A season that began early has produced a bumper crop of a favorite Iowa delicacy. The D-N-R’s Lowell Washburn says mushroom hunters who usually keep their hunting spots secret have plenty to share this spring.
Generally, he says, there isn’t a more tight-lipped bunch than the morel mushroom hunters. Washburn says, “They’re even worse than trout fishermen.” But this year there aren’t so many secrets because he says everybody, everywhere he goes, is finding all the mushrooms they want to eat. They’re giving them away, and he says they’ll tell you anything.
“It’s a completely different ballgame this year.” Early in the spring it was dry and warm and Washburn says it looked to him like the season was going to be a bust for mushroom hunters. What really turned things around was a series of late-spring rainfalls, and he says in the recent cool weather the mushrooms began popping up all over the state. He says this may be the best mushroom season in years.
As a photographer for the D-N-R publication ‘Iowa Outdoors,” Washburns travels the state and talks with lots of people. All the way from Muscatine to Winnebago County, they ‘re finding them. He tells of stopping at the Grand Cafe in Lake Mills and hearing the folks who always sit around and talk about everything from fishing to ducks “all talking mushrooms right now. They’re finding mushrooms in north-central Iowa like they are along the Mississippi River. I mean, it’s just phenomenal.” He says he’s talked with folks who found morels at Spirit Lake, where they’re not supposed to grow.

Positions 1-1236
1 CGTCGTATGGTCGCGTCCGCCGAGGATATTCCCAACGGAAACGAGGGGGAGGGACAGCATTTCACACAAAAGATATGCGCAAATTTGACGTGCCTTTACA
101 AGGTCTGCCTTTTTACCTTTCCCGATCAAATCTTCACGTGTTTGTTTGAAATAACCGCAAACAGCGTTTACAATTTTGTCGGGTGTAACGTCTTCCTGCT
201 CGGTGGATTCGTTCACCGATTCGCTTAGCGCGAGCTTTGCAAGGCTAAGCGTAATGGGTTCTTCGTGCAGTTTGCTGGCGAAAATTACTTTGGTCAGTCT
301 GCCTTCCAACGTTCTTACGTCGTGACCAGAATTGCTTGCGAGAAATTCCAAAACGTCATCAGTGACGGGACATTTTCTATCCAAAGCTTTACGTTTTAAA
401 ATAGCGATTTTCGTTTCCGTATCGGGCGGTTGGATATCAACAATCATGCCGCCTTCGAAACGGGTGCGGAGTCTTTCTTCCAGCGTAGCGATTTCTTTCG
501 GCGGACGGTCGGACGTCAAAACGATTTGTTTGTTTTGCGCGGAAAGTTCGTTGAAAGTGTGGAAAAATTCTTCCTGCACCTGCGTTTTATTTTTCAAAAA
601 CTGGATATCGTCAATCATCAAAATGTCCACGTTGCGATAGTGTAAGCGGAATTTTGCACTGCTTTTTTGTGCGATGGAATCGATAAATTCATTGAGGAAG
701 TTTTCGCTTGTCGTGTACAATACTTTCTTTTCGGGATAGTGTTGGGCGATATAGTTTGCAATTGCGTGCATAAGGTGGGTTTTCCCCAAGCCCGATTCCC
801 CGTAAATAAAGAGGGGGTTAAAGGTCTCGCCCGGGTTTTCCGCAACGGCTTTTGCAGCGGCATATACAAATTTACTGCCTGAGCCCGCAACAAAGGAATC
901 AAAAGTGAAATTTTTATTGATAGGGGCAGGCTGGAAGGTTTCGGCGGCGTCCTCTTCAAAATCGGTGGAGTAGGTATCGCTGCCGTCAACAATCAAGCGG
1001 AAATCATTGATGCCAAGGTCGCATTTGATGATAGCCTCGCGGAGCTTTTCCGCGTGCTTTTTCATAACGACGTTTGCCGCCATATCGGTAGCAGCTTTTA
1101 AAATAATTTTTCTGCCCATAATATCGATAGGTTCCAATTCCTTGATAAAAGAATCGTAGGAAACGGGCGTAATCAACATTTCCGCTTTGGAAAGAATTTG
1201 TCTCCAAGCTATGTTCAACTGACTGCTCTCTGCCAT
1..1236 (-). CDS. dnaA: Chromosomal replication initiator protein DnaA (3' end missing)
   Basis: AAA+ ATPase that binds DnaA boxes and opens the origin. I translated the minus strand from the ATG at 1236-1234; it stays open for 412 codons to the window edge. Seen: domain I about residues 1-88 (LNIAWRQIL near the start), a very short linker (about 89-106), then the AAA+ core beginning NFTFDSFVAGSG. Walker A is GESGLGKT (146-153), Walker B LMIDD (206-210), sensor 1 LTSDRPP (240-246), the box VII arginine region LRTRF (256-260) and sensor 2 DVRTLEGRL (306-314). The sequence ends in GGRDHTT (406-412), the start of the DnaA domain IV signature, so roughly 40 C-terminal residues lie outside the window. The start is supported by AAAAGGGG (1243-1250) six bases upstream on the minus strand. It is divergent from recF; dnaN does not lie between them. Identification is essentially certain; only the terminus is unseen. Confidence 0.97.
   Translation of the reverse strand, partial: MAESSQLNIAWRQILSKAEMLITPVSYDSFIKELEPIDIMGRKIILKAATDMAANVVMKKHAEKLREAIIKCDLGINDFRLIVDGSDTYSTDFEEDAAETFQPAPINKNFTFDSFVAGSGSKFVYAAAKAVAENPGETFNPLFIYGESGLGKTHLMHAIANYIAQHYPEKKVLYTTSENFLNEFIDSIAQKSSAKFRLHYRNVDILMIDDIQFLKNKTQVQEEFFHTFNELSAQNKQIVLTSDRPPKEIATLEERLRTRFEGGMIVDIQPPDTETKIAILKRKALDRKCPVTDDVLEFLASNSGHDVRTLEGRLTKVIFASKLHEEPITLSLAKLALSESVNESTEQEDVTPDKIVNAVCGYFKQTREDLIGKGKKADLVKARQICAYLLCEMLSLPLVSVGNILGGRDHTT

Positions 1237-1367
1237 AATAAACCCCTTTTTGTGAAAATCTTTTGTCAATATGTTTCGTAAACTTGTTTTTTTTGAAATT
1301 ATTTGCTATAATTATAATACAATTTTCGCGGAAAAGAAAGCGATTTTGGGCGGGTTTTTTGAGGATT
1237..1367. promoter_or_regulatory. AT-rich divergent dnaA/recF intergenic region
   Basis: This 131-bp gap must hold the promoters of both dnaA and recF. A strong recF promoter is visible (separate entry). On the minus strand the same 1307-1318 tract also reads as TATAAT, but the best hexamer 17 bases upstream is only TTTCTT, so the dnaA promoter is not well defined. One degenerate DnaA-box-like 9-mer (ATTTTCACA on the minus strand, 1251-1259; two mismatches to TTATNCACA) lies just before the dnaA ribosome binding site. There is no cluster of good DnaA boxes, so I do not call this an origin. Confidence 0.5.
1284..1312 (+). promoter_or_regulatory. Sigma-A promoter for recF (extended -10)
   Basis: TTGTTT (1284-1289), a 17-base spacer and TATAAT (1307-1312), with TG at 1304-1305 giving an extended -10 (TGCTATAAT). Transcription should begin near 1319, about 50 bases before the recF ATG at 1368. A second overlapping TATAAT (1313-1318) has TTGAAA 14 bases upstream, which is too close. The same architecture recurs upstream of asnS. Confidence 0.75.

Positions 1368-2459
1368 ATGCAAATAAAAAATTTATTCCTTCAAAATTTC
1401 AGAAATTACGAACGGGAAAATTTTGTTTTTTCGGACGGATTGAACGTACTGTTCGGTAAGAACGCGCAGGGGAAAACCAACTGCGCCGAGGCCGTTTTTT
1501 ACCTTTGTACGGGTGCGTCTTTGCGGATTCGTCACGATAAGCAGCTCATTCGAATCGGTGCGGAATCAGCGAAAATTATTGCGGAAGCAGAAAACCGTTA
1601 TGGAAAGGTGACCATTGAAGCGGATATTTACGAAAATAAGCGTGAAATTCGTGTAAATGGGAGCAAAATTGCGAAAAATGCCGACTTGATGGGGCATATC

Washburn says you can find them at farmers markets this year in a lot of towns.
“This glut of mushrooms this year has really crashed the mushroom market,” Washburn declares. Normally as high as 36-dollars at the outdoor markets, this year they’re going for as little as ten dollars a pound. There’s still some time to find your own too, as he says the growing season’s not quite over yet.